CEO confidence assessment confirmed


A recent study of CEO opinion on the economy conducted on a monthly basis found a weak present coupled with expectations of an improving immediate future. That analysis is seconded by a second study done quarterly. The Conference Board was responsible for the quarterly study.

Par in the CB standard of measurement is 50. CEO confidence in current business conditions is well below that at 32, but that number is in stark contrast to the assessment they produced six months ago, which was a flat, ugly, round zero.

Asked to look ahead six months into the immediate future, this group of CEOs (about 100) actually went into positive territory with a confidence level of 55, up from 17 in Q1.

Overall confidence was also at 55 for Q2, up from 30 last quarter.

46% are looking for increased profitability over the next 12 months. If there is a weakness in that number, it is because 56% of the CEOs in the group expecting increases think they’ll get there by reducing costs, compared to only 33% expecting demand to pick up. The remainder believes utilizing new technology or raising prices will be the key factor.

“CEOs are considerably more optimistic than last time about the short-term outlook, however, their assessment of current conditions, while also improved, suggests the economy remains weak,” says Lynn Franco, Director of The Conference Board Consumer Research Center. “Among those expecting an increase in profits over the next year, the majority see cost reductions as the primary driver.”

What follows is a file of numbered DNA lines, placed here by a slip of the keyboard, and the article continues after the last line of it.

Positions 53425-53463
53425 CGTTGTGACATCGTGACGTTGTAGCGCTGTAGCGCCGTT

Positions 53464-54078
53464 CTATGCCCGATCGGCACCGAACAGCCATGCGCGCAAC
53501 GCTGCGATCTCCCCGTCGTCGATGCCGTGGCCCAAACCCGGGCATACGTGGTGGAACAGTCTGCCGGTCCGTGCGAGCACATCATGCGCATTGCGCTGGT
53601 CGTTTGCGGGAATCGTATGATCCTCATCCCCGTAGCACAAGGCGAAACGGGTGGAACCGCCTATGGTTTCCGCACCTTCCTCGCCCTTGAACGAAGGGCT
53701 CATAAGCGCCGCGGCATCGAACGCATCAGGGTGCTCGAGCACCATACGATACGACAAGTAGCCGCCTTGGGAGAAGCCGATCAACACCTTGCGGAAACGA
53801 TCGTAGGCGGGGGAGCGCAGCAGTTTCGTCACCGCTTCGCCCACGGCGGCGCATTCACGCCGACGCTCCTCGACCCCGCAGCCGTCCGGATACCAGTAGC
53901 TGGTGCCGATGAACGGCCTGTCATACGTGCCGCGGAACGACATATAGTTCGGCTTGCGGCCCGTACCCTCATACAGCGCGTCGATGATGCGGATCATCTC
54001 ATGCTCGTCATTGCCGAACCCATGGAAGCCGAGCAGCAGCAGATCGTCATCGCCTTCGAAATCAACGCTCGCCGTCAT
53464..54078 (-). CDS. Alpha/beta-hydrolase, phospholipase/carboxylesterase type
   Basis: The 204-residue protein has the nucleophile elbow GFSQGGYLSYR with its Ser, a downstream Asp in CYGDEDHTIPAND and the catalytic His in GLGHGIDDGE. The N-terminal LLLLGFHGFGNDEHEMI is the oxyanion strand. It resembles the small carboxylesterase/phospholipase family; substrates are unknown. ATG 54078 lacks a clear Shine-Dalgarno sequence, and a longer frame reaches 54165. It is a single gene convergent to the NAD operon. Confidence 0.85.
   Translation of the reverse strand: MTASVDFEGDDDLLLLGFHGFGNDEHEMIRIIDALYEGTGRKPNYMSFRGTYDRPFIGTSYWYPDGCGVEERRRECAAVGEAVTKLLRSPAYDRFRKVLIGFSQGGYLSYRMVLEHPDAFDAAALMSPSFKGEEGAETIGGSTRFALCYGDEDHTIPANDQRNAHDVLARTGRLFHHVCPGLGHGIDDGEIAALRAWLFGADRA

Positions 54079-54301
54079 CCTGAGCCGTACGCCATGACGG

The Chief Executive Magazine study that came out just before this one also cited weakness in the current business climate with cause for at least cautious optimism in the near future. It’s most pessimistic observations were in the area of employment, which was expected to continue to diminish. While not directly covered in the CB survey, it would probably fall into the category of reduced expenses as a route to profitability.

RBR/TVBR observation: A lot of prognosticators have been saying there will be improvement in the second half of 2009. We’ve been hopeful, but also taking such predictions with a 50-pound bag of salt. But CEOs have access to the books, and two surveys in a row predicting better things soon is definitely nice. But beware: CEOs have access to rose-colored glasses just like everybody else.